Solar Eclipse 2017 Information Roundup

By Kathy Reeves
10 August, 2017


On Monday, August 21, 2017, North America will get to experience an eclipse of the sun. If you are within the path of totality, you will have the rare opportunity to see a total solar eclipse. The rest of us will enjoy the opportunity to observe a partial eclipse. This post rounds up the best online resources as we prepare for this awe-inspiring event.

NASA’s Eclipse 101

Of course we should always head over to the experts when looking for information about what’s happening in space! NASA’s Eclipse 101 site provides loads of interesting information and resources. They are even providing a live stream of the eclipse. Do you want to be a citizen scientist and participate in a NASA eclipse experiment? You have the opportunity to collect cloud and temperature data using a free app you can download to your phone. 

American Astronomical Society

Are you looking for a place hosting an eclipse event in your area? Head on over to the American Astronomical Society’s map of events and activities. There you can search your state for museums, national and state parks, universities, and organizations hosting eclipse activities.  AAS also provides a list of reputable vendors of solar filters and viewers.  Some sites are offering paper viewing glasses for as low as $1.50 each, but you better hurry as we only have 11 days until the big event!  One of the reputable vendors,, has glasses available at Lowe’s and Walmart.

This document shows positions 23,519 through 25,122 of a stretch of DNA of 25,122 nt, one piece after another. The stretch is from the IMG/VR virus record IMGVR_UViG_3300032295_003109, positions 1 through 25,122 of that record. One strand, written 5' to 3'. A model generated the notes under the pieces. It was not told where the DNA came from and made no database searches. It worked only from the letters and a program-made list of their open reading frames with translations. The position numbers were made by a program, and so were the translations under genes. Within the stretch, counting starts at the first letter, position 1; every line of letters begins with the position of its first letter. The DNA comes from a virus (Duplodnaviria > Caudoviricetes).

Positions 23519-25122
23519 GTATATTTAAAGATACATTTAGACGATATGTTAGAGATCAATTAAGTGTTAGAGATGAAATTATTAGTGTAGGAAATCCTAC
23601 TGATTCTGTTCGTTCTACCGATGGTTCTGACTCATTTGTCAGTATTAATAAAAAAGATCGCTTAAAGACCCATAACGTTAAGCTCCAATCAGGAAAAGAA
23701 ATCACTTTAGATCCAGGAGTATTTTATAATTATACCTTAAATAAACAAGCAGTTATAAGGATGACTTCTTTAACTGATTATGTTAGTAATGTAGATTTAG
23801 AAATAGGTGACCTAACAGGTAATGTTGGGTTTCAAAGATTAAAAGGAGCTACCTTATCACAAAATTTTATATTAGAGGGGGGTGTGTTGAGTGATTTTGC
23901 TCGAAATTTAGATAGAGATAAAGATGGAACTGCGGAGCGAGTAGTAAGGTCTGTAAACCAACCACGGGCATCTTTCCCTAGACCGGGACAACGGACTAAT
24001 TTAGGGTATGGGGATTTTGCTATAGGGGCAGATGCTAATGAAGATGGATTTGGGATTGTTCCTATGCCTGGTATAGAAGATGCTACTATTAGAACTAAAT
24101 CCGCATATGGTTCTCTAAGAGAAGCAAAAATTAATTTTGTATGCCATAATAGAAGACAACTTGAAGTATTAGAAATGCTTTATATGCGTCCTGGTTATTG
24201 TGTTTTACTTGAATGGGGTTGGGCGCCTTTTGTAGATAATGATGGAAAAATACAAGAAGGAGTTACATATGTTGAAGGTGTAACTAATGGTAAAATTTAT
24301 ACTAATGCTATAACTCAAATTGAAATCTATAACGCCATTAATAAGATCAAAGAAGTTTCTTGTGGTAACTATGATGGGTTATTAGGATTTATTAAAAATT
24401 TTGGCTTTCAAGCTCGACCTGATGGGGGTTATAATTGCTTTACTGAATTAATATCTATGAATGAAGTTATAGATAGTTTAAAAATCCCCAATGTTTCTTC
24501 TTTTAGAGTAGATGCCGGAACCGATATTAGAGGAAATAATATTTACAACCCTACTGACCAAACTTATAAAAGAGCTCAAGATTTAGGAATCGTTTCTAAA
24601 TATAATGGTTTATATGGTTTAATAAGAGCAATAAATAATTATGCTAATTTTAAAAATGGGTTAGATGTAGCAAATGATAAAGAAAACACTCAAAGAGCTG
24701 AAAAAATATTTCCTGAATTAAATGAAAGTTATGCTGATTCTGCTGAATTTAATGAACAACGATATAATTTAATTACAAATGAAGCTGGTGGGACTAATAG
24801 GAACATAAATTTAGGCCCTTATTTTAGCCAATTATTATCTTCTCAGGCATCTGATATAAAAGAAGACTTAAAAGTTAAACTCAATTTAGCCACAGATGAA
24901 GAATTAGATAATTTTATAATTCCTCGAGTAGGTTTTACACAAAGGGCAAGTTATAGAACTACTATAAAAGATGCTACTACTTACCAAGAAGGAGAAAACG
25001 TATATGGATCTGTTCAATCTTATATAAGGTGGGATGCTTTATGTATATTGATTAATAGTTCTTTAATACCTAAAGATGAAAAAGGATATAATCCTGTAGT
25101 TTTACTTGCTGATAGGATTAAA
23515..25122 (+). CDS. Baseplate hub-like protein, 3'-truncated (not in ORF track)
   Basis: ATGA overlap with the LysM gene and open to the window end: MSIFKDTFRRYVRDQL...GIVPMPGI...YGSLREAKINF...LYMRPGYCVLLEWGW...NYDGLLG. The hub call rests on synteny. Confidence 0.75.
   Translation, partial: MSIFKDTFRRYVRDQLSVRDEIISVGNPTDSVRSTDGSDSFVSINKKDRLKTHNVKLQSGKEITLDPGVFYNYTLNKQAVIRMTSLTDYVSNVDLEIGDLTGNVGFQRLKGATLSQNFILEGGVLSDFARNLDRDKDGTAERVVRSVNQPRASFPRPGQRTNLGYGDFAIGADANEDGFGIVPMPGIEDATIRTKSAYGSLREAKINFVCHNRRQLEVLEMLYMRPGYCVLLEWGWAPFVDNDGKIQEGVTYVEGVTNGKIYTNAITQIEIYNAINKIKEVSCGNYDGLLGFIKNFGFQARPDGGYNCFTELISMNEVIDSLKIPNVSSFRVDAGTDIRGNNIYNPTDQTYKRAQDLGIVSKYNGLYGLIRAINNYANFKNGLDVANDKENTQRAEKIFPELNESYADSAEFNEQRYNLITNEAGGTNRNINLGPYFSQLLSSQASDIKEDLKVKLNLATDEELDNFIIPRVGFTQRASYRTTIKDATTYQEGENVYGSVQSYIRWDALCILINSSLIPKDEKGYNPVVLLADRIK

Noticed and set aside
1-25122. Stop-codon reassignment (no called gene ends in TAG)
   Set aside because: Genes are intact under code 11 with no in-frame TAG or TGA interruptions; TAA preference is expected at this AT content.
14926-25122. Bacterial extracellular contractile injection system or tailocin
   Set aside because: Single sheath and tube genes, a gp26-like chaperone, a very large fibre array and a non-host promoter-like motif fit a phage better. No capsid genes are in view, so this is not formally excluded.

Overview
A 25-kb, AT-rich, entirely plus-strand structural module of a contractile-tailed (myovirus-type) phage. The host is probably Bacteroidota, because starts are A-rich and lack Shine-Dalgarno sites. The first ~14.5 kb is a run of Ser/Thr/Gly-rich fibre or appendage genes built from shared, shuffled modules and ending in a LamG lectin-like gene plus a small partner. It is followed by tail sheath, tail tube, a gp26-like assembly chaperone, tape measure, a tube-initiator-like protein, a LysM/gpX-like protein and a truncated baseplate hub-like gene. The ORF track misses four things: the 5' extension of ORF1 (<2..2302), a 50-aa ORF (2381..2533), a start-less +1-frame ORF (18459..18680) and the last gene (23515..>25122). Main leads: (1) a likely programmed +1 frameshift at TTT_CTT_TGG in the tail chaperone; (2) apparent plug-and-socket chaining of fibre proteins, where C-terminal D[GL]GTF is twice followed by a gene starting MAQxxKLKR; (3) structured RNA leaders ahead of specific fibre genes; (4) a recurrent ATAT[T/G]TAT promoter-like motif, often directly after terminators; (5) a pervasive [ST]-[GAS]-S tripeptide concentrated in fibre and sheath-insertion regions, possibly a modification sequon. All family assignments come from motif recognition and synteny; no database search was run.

The Exploratorium provides instructions for building a sun viewer following the method used by Galileo. Senior Scientist Paul Doherty uses a human model to explain why we don’t have an eclipse every month.

Great American Eclipse

The Great American Eclipse website offers everything from eclipse basics to the best places to view the eclipse.

Popular Science

Popular Science cautions us to consider the threat of fire as large crowds head out to forest and grassland areas to visit parks in the optimal viewing path.

Find the best viewing time in your area, get your viewing glasses, and prepare for the great American solar eclipse! Your next opportunity won’t be until April 8, 2024.

Do you have a favorite source for eclipse information? If so, please share it in the comments!

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